Continuing my quest for the perfect Patek Philippe Calatrava, I turn to the other main branch of the family. In 1973, Patek Philippe added “Clous de Paris” guilloche to the bezel of a straight-lug Calatrava and a new legend was born. Today, many people think of this Ref. 3520 rather than the clean, flowing original when they hear the name. But is this the perfect Calatrava?
Calatrava “Clous de Paris” Automatic, Ref. 5120
My desire for an automatic movement and a display back makes me skip many worthy references, including lots of Clous de Paris Calatravas1. But it does leave the door open to Ref. 5120, a wonderfully-wearable example of the “hobnail” offshoot line, with a thin and light 35 mm case. It comes equipped with Patek Philippe’s excellent micro-rotor Cal. 240. Apart from lacking any seconds hand at all, it’s almost perfect.
There are quite a few Ref. 5120’s for sale at any time. I picked this one because it was in good condition, came with box and papers, and is listed well below the others for €12,500 (about $13,650) from a private seller on Chrono24. It’s poorly photographed, and that gives pause, but it looks like the real deal.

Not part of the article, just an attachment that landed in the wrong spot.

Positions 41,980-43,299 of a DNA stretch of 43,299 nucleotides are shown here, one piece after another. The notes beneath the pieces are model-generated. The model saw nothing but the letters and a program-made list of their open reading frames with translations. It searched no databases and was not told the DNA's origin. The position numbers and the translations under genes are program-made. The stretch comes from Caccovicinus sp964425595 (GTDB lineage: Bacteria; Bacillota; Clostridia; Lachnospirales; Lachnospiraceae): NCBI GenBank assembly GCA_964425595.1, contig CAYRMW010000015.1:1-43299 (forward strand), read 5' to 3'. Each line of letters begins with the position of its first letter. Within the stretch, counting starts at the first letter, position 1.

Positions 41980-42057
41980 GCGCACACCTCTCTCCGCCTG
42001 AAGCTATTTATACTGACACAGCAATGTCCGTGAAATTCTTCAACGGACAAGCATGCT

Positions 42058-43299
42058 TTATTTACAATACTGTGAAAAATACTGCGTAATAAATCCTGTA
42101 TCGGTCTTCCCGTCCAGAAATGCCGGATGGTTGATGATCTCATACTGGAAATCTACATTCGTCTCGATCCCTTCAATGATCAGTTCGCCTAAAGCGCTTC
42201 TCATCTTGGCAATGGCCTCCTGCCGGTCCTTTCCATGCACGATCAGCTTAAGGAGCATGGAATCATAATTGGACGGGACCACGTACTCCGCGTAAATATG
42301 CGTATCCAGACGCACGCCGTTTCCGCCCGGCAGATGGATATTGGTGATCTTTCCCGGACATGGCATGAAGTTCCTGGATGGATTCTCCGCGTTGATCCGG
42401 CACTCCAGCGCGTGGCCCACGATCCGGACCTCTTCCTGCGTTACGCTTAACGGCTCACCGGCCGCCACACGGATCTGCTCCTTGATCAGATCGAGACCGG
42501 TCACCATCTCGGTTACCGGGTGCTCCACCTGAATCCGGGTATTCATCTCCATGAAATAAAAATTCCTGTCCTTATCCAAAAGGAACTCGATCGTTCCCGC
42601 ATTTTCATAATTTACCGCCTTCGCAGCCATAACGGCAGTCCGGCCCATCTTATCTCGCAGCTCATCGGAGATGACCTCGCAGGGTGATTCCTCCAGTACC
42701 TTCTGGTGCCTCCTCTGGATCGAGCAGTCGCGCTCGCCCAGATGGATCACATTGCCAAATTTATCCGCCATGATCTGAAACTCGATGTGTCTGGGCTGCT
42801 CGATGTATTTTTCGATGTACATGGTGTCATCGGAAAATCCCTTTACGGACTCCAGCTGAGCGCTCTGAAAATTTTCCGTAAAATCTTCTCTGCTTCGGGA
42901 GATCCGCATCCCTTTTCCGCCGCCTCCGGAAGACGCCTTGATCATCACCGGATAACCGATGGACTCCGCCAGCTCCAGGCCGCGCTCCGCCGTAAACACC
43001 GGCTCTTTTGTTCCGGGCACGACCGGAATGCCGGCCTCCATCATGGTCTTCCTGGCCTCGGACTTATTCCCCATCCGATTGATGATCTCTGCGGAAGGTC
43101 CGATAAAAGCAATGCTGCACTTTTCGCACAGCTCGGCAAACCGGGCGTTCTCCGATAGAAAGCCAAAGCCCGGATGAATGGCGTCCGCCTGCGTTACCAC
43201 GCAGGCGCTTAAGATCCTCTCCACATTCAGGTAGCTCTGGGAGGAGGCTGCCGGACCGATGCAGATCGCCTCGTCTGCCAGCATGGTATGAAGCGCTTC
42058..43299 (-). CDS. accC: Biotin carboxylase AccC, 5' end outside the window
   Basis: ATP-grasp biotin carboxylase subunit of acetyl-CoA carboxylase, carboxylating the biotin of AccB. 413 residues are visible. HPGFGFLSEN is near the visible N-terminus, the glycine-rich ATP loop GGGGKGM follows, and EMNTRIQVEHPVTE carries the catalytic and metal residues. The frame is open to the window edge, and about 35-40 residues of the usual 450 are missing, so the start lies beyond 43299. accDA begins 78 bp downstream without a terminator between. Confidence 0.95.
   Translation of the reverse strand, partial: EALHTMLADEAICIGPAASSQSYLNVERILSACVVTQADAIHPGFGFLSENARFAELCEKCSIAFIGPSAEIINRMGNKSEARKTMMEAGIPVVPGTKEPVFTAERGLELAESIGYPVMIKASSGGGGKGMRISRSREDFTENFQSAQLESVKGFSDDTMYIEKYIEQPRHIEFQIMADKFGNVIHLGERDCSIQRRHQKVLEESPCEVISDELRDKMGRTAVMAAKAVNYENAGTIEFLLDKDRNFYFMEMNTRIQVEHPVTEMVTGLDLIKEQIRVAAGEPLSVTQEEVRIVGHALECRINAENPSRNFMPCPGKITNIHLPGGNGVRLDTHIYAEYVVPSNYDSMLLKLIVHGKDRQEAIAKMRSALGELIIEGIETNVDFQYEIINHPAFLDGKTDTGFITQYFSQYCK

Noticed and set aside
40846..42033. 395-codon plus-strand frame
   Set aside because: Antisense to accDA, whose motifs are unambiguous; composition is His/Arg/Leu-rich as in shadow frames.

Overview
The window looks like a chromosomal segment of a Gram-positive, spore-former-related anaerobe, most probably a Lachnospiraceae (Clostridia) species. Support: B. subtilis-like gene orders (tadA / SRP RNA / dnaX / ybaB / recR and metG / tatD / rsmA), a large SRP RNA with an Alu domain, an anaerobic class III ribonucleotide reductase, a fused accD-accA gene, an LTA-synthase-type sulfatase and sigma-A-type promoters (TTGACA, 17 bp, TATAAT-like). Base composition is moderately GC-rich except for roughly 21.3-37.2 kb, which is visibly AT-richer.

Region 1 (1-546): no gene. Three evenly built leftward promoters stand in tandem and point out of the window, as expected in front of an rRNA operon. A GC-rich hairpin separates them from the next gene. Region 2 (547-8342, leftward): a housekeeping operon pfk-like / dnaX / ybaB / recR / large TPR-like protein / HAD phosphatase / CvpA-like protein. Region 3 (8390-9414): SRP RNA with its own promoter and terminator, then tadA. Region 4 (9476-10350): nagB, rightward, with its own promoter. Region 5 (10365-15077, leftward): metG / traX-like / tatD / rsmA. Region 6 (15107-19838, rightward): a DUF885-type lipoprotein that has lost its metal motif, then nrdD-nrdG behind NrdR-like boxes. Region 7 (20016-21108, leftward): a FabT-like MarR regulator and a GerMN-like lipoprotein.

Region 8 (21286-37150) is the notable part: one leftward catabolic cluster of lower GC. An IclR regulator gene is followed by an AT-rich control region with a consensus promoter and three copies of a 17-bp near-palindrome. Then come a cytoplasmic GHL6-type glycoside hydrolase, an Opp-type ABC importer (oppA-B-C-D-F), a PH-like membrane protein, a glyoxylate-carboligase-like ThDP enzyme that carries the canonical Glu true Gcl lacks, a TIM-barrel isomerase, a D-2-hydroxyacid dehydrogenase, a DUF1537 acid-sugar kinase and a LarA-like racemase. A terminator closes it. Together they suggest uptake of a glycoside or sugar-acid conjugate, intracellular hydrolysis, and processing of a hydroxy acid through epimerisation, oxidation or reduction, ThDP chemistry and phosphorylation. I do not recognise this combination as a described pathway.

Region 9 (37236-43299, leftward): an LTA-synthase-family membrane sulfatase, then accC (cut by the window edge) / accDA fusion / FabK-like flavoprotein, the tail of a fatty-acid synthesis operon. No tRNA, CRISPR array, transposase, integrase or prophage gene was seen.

Calatrava “Clous de Paris” and Enamel Ref. 5116
Another option is the modern Ref. 5119, which does have a display back to show its hand-wound movement. But I’d pick the similar Ref. 5116, which is differentiated by an enamel dial. If you love the “hobnail” Calatrava and are happy with a hand-wound movement, Ref. 5116 is the one to get!
I located an excellent Ref. 5116 at European Watch Company in Boston for $17,900. It’s a complete set in perfect condition with box and papers dated July 2013. That’s almost $10k off retail!
My Quest Continues
I love these watches, and they’d make someone an excellent life-long dress companion. But I asked for the perfect Calatrava and these hobnail watches just aren’t that. Plus, neither combines my ideals: Small seconds and an automatic movement. Next, my quest takes me into the rarified space of the fabulous Ref. 5227!
- Even Patek Philippe uses the term, “hobnail”, today, but “Clous de Paris” is the original name ↩